Seed Tick Removal for Dogs

Seed ticks can be dangerous for your dog, and even yourself, by spreading disease and increasing the chances of skin infections. In sufficient numbers, they might also cause anemia in a small dog. It can be very difficult to prevent your dog from coming into contact with seed ticks, so it is important to learn how to remove them once they become attached.

What Are Seed Ticks?

Ticks are related to spiders, and seed ticks are their larval and/or nymph stage. Seed ticks can be very small, around the size of a millet seed or smaller, and are brown. Ticks hatch outside, usually in long grass, and congregate in large numbers around areas with suitable animals they can feed on. Many will attack the same animal at once, so your dog can quickly become infested. They will then feed and drop off, once they are ready to progress to the nymph and adult stages of their life cycle. Adult ticks can lay 6,000 or more eggs, so it is vital to interrupt their life cycle as soon as possible.

Ticks will usually attach themselves to the head and neck of your dog, but they can be found anywhere, including between his toes and inside his ears. They may stay attached to your dog for several days. You should check your dog regularly for ticks if you live in a tick prone area, or when you take him for a walk anywhere in the woods, or through long grass.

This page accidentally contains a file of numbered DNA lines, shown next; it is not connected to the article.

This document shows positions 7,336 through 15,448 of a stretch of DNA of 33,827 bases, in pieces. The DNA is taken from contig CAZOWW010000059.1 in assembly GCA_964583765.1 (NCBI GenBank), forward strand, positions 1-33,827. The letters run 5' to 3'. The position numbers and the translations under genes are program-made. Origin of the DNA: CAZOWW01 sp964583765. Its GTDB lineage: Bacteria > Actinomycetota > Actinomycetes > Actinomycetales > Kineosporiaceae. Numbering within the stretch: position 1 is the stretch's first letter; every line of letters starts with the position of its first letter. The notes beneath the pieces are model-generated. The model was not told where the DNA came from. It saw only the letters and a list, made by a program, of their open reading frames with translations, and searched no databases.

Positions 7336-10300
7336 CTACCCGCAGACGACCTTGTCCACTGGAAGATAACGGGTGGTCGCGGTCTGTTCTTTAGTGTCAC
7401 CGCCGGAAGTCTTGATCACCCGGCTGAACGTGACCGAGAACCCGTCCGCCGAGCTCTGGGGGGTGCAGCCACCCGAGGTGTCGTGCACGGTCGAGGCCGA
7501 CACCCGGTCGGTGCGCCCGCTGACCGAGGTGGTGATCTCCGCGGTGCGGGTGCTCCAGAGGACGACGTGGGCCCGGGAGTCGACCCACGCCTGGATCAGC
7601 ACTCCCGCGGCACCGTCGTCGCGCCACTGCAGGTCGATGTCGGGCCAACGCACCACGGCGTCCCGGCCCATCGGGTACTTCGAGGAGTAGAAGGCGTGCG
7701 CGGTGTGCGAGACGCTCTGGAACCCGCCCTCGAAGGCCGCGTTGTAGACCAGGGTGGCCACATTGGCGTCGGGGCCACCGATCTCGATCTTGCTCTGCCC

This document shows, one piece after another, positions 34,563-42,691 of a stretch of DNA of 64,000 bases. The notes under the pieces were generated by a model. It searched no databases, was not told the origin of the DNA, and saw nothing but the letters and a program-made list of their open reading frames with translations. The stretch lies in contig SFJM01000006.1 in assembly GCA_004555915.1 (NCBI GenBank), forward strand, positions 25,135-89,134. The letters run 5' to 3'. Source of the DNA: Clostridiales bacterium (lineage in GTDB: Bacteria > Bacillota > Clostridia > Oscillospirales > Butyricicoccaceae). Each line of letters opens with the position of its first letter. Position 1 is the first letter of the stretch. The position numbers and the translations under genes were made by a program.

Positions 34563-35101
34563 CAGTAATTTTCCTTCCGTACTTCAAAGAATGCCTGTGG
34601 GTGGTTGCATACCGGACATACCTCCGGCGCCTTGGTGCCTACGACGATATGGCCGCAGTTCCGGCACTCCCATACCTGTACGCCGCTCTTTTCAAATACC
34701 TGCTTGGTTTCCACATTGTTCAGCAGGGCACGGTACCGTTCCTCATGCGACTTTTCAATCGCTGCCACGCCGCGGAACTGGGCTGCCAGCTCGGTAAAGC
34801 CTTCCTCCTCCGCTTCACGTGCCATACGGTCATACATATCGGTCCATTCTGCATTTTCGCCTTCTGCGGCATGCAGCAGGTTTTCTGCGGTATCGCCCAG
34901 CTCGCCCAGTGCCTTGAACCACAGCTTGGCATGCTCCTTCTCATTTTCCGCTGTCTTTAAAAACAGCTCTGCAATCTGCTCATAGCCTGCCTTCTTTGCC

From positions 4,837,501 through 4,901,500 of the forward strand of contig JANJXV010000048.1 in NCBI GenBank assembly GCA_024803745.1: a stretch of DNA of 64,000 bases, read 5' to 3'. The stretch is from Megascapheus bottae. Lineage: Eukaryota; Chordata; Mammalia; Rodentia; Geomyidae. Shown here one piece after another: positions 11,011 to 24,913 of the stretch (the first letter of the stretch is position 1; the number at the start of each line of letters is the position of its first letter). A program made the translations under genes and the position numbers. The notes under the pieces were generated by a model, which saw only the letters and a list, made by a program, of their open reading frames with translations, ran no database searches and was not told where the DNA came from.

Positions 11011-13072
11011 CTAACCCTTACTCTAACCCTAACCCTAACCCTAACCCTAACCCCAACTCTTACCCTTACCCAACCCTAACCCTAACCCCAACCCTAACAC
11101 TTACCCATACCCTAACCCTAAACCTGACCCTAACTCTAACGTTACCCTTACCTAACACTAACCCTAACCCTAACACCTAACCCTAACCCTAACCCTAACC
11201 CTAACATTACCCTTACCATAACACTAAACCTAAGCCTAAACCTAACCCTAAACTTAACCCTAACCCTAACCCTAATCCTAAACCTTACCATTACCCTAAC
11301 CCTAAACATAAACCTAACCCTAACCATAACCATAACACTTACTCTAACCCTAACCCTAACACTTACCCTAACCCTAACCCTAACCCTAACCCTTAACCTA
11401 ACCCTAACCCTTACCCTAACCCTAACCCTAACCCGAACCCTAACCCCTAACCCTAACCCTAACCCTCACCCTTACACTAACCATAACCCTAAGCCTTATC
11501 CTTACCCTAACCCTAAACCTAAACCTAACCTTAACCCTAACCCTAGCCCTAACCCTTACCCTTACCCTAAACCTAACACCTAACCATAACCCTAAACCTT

How to Remove Seed Ticks

You need to remove ticks as soon as possible, as disease can be transmitted two to six hours after the initial bite. If your dog has a lot of seed ticks, you can try to remove them using sticky tape. Seed ticks usually do not grip the dog as tightly as adult ticks, and will stick to the tape if the sticky side is brushed over your dog's fur. Alternatively, you can comb your dog with a fine-toothed flea comb. Any ticks that are removed should be put into a jar of rubbing alcohol or insecticide, which can be sealed to prevent escape. You can also use a tick removal shampoo.

If any of the ticks are tightly fastened to your dog's skin, you should remove them with tweezers. Wear gloves to prevent any possible disease transmission. Grip the tick as closely as possible to your dog's skin and pull firmly. If the head breaks off, you should try to remove it, as disease is transmitted through tick saliva. Do not try to loosen the tick with heat or grease beforehand, because this can traumatise it and cause it to "vomit," which can also transmit disease. Apply an ointment to the tick bite, and check regularly for irritation.

When removing ticks from your dog, don't forget to check the other family pets. Treat all pet bedding and carpets to remove any stray ticks. Keeping your lawn grass cut short can also help to reduce tick numbers, and ticks can be prevented with topical treatments.

Ticks are usually more of an annoyance than a danger, but in large numbers they can cause great discomfort, as well as transmit disease. Check your dog regularly for tick infestation, and treat any ticks as soon as they appear.